Photo by Karolina Grabowska from Pexels
Photo by Eismannhans from Pixabay
Here is a video about how to make a piÒata and who explains it better than kids itself?
Here comes an eggstra game! Everything’s a bit more fun with a little mystery. Check out this super cool secret Easter egg hunt!
Let the children – and adults – hunt for the eggs but this time, write a letter on each egg. In the end, when all eggs are collected together, they have to decode the message and they’ll get the clue where the Easter gift is actually hidden. Example: if you hide the gift in the garage, place the letters “G”, “A”, “R”, “A”, “G”, “E” individually on each egg. If they put the letters together, they know where to go for a successful egg hunt! – You can also use Kinder eggs and put individual messages inside.
Omlet wishes you Happy Easter &
a successful Egg Hunt!
Photo by Anna Shvets from Pexels
This entry was posted in Crafting
Spring is the best time to set up a chicken coop or bring new hens home. In spring, your birds benefit from longer (and hopefully warmer) days. The garden begins to stir from its winter slumber, and the first fresh greens are available – an essential supplement to your hens’ diets. The chickens will start producing more eggs after the winter lull. They will generally look happier and livelier in this gentler climate of warmth and growth.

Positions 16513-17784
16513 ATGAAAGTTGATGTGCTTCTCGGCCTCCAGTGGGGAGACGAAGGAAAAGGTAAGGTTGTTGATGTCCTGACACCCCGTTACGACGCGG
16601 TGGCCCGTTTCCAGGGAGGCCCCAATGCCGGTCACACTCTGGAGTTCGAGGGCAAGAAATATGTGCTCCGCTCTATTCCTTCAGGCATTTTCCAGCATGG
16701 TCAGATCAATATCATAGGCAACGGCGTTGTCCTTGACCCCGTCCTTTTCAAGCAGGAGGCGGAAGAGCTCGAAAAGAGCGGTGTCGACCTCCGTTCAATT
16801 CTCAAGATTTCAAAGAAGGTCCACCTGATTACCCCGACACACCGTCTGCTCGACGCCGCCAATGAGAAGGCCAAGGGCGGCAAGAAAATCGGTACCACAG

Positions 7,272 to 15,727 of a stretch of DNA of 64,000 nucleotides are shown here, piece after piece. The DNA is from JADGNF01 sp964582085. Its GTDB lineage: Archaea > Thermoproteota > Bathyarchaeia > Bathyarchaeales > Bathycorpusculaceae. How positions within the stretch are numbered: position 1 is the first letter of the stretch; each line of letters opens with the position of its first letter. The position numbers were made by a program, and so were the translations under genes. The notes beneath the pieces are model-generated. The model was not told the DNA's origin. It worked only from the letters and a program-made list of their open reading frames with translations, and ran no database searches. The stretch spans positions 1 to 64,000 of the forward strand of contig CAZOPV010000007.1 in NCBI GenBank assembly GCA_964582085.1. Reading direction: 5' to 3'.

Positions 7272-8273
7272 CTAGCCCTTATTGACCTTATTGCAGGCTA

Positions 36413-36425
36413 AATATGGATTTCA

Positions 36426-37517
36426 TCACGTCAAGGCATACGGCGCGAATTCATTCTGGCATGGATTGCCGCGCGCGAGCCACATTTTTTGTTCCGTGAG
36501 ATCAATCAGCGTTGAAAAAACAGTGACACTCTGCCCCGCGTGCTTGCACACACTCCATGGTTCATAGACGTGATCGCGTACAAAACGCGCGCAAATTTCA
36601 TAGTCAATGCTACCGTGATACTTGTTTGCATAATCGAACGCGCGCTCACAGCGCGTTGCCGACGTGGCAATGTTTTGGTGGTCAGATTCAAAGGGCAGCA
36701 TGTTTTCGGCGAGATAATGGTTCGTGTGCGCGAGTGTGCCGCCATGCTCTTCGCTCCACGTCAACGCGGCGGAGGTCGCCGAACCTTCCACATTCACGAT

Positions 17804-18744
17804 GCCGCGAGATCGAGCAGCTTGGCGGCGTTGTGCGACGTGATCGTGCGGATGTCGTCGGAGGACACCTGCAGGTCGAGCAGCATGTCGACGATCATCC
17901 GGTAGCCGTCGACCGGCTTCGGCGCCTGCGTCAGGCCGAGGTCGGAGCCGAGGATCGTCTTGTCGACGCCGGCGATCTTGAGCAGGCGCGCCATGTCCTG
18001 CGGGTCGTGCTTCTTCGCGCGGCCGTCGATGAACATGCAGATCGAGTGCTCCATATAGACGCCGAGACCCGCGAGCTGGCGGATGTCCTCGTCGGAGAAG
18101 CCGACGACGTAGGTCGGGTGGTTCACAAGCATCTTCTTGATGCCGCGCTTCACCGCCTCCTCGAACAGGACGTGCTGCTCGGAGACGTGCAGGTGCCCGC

When should I buy point of lay chickens?
Point-of-lay hens become available in the spring, as most breeders hatch their chicks in December or January. These chickens are on the verge of laying between 16 and 22 weeks later – hence the term point-of-lay (and, indeed, the term ‘spring chicken’). This means your next generation of hens will be available at some point between mid-March and early June.
Bringing hens home at this time of year, at the very beginning of their laying lives, gives you at least three years of dependable egg production. This is a major consideration for many chicken keepers, as eggs are what it’s all about!
Red mite control